• Funds a “Strategic Technology Roadmap for Transit” to “address how technology will be used in the future to support Transit in delivering transit services”
  • Provides for a strategic plan to address “the housing affordability and homelessness crisis”  and specifically includes “microhousing” among the solutions to be considered.

The Ordinance itself does not include a revised Financial Plan for Metro that reflects its provisions, nor the impact on the Revenue Stabilization Reserve. But for those interested, this report by Council staff  evaluates financial plan scenarios of different service levels, reserve policies, and economic forecast assumptions. In that document, Scenario 3 seems to correspond to the recommended budget, and Scenario 4 evaluates that plan in the case of a “moderate recession.”

45 Replies to “County Budget Poised to Pass With No Further Metro Service Cuts”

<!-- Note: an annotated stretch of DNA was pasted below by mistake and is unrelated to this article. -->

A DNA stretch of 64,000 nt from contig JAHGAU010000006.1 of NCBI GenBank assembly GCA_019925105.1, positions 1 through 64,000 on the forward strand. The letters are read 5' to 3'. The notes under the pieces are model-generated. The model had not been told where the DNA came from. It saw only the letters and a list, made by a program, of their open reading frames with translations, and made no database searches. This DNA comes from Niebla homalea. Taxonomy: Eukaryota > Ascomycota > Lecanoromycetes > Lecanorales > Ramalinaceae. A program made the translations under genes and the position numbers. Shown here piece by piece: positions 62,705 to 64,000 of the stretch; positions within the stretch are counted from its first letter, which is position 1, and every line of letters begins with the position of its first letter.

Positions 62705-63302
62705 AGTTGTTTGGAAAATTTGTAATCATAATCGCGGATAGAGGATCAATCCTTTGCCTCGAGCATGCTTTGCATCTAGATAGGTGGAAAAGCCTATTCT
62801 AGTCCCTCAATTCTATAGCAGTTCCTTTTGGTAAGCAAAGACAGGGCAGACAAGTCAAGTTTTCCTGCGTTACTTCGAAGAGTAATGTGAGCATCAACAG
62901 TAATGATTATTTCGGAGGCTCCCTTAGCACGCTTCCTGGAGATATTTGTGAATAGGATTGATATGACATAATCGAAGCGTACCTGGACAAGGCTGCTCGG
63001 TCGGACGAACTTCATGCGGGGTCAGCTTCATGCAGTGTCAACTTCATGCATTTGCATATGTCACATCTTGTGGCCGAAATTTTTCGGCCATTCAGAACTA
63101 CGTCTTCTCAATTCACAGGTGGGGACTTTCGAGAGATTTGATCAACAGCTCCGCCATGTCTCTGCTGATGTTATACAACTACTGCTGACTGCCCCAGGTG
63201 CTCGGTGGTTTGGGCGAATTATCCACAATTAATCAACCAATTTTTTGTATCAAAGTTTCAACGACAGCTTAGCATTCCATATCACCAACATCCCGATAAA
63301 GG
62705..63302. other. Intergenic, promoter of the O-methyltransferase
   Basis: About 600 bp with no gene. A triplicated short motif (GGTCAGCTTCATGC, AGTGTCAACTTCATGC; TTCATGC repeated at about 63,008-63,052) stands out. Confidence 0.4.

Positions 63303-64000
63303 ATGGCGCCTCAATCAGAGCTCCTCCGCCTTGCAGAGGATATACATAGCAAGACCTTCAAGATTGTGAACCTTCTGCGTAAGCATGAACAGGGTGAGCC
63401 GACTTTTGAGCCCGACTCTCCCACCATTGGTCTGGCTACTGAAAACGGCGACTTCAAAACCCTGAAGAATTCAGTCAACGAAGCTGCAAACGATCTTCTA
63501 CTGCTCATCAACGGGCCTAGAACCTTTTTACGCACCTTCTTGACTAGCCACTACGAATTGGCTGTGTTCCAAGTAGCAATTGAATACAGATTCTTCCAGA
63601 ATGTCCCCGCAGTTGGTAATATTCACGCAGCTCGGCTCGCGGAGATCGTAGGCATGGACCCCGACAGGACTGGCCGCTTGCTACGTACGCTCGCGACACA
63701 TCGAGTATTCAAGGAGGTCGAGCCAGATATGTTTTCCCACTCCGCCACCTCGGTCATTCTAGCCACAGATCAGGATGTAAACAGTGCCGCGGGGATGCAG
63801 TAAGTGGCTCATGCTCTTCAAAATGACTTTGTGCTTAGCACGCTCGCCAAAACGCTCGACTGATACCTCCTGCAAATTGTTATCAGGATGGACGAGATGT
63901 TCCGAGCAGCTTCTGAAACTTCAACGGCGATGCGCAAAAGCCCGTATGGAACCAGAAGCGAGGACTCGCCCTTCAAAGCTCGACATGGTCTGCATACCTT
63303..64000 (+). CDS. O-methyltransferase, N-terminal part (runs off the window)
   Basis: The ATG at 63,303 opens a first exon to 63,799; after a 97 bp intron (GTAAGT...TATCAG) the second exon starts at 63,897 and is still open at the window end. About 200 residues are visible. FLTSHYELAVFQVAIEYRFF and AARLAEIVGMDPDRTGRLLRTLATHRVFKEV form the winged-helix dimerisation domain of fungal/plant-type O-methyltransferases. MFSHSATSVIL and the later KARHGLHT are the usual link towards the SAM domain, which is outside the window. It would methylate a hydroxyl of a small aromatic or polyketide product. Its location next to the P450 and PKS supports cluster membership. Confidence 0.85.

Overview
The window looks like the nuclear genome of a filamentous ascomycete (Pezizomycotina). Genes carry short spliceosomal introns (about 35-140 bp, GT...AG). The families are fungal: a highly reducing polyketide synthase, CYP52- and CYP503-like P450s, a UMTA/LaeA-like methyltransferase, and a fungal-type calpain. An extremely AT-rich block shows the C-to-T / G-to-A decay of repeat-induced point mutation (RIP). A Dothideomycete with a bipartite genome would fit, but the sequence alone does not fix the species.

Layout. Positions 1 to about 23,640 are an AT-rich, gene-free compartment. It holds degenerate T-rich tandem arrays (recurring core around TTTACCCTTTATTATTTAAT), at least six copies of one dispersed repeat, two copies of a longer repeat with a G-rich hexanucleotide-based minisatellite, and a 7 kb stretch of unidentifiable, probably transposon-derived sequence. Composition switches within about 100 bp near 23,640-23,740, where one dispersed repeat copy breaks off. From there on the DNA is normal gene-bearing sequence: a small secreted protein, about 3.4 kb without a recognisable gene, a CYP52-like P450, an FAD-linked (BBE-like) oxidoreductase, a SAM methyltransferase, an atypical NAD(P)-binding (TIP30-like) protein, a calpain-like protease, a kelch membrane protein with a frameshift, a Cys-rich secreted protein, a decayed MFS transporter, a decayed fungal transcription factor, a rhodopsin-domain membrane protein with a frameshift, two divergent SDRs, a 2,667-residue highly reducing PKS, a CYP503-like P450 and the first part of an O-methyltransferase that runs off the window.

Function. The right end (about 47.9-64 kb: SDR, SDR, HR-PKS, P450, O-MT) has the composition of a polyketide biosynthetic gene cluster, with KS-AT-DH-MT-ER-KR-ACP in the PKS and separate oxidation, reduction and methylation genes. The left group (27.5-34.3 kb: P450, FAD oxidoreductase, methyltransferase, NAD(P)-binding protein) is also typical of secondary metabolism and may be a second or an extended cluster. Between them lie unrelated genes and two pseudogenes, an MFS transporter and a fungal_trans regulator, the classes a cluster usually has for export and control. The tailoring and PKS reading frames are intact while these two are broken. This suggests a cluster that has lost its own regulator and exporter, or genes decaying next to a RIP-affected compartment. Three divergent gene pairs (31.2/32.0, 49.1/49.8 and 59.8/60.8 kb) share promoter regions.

1. The transition to a cashless fare system & eliminating paper transfers caught my eye. The first part may take some time, but the second part should have happened a while ago since that is the whole point of ORCA…. right?

    What percentage of transit riders in the tri-county area pay via ORCA including ferries?

    In NYC for example the Metrocard acceptance rate is well over 90% on busses & is required to enter the subway system. Even in the burbs of Nassau & Westchester counties, MetroCard usage is over 75% if not higher than that since Nassau’s busses had MetroCard since 1998.